If you are using signifiers, don’t get sidetracked with 100 different designs and ideas. Use simple ones like hearts, stars, boxes, etc. or use a symbol that has special meaning for special projects and memories.
Collections can be lots of fun but can get out of hand quickly. Just think of all the things you can categorize! On second thought, don’t! Initially, brainstorm just a few things you’d like to keep track of and stick with those.
Need some ideas for what to include in your Bullet Journal? Try these ideas:
- Habit Tracker – Monitor your daily habits, such as how often you exercise, whether you are getting enough sleep, etc.
- Time Tracker – Track your time in one or many areas to determine how much time you spend on a particular activity.
- Task Lists – Make lists of the steps you need to accomplish them the various tasks and projects you’ve got going on.
- Goals Overview – This is where you have a list of all your goals, so you can see them in one place.
- Brain Dump – In this space, write whatever comes to mind on any subject.
- Gratitude Section – Here you can take time on a daily or weekly basis to recall the things you are thankful for.
- Journal Entries – Use this space like a diary to write your thoughts about what took place throughout the day.
Schedule Time to Use the Journal
Setting up a bullet journal can be as time-consuming as you allow it. If you are just trying to use it in its basic form you’ll spend less time on creating your pages. However, if you plan on going all out, it will eat up your time so allow space for it in your schedule! A good habit to get you in the groove is to spend time with your bullet journal each night. Thirty minutes to an hour should be enough time.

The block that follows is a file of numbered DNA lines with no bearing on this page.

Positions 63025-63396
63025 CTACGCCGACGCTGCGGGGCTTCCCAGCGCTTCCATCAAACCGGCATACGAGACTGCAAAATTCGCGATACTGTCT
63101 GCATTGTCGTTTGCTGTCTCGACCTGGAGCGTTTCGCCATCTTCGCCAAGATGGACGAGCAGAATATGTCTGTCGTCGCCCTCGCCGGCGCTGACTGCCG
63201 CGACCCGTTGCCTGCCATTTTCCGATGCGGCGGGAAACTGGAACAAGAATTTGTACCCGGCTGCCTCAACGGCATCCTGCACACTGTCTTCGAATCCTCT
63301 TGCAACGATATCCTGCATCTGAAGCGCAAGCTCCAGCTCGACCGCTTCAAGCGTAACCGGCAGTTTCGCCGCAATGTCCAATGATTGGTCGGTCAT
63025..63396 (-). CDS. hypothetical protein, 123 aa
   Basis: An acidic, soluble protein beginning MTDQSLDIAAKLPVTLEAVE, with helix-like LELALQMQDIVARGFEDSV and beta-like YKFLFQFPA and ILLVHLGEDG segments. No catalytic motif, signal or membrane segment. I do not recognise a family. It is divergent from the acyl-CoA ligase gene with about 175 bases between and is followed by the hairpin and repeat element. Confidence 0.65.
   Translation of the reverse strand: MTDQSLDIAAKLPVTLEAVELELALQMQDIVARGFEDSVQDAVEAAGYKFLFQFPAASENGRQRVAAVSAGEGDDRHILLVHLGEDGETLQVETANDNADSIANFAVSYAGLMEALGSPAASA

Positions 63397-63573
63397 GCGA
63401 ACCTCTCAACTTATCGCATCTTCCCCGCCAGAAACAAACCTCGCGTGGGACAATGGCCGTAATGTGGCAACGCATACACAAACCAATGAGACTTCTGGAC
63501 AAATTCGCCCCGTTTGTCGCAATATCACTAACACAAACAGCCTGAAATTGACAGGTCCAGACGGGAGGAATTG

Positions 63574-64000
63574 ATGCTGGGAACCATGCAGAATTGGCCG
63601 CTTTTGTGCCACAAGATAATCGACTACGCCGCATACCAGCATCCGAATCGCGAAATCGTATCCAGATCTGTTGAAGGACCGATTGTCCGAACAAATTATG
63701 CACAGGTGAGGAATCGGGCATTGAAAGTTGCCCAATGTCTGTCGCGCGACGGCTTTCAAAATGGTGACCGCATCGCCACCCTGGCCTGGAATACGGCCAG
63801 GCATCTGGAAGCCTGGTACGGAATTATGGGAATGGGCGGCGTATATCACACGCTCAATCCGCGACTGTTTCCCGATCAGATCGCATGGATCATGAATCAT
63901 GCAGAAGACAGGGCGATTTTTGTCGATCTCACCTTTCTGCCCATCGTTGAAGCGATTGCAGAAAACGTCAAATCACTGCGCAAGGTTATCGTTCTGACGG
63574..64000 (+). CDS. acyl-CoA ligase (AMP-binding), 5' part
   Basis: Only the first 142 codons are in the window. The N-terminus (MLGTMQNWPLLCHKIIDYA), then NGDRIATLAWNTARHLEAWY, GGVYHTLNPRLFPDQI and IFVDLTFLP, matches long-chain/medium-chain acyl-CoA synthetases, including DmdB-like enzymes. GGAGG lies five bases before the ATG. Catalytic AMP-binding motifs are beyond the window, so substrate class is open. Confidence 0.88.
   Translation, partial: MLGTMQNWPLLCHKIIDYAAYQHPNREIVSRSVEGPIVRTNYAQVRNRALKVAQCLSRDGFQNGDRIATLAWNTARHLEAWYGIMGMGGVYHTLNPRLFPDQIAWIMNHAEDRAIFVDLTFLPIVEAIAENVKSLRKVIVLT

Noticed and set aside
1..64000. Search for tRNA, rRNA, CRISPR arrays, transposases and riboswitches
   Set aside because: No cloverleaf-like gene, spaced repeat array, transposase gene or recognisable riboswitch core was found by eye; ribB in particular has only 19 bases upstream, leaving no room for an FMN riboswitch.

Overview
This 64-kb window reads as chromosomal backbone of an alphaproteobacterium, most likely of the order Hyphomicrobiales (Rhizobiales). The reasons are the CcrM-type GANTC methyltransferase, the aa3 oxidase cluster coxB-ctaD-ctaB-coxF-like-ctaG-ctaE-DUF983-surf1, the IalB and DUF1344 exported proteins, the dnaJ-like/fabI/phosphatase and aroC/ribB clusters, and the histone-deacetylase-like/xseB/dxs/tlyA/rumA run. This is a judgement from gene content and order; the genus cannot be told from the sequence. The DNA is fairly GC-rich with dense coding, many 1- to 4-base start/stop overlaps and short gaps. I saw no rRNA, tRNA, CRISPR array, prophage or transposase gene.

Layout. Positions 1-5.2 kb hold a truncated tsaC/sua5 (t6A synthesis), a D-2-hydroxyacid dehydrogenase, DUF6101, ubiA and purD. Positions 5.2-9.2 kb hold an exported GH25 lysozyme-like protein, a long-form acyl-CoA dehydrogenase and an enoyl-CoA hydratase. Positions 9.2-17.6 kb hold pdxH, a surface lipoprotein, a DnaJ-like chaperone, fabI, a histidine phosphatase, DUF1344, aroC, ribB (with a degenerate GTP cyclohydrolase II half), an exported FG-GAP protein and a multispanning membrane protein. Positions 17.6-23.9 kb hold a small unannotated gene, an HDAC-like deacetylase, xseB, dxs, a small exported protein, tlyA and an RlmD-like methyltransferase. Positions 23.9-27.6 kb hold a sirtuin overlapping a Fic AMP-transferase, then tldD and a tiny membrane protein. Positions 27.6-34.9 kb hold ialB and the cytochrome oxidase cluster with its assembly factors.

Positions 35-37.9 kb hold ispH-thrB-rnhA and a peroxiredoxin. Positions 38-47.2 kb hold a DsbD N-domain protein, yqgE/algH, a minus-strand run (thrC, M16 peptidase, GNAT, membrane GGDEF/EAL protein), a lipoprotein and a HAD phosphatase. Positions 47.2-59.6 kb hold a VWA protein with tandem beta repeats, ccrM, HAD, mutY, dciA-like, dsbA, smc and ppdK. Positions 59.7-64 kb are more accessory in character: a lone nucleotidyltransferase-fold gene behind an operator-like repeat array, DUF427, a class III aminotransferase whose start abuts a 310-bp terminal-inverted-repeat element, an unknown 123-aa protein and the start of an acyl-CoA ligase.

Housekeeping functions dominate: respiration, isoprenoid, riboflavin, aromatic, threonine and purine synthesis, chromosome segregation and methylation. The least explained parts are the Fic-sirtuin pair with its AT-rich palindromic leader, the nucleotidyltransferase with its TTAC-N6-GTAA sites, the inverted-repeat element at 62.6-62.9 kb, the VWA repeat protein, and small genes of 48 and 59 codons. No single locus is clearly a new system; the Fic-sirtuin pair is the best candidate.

- Review Your Day – Evaluate your day, mark tasks completed or move them to the next day, make notes about whether you completed goals, write a diary entry, etc.
- Prepare for the Next Day – Brainstorm how you want the next day to look. What do you want to accomplish?
- Set up the day‘s daily page in whatever format you choose.
- Refer to your main calendar to see whether you have any appointments scheduled to record for that day.
- Any unfinished tasks write them down as new tasks for the next day, and add any new tasks.
- Refer to Your Journal in the Morning – This will refresh your memory on what you must do that day.
The best thing about the bullet journal is its flexibility and the freedom it allows. Every page doesn’t have to look the same. You don’t have to organize any of your content. One page can be a list of tasks for the day and the next page might be a list of movies you just thought of that you’d like to watch. There’s no right or wrong way to use your bullet journal. It belongs to you, and you are free to fill it however you wish.
One of my last Tips and Tricks for Bullet Journaling is to have fun with it. The more fun you have in the process, the easier its use and you may find yourself more organized and productive.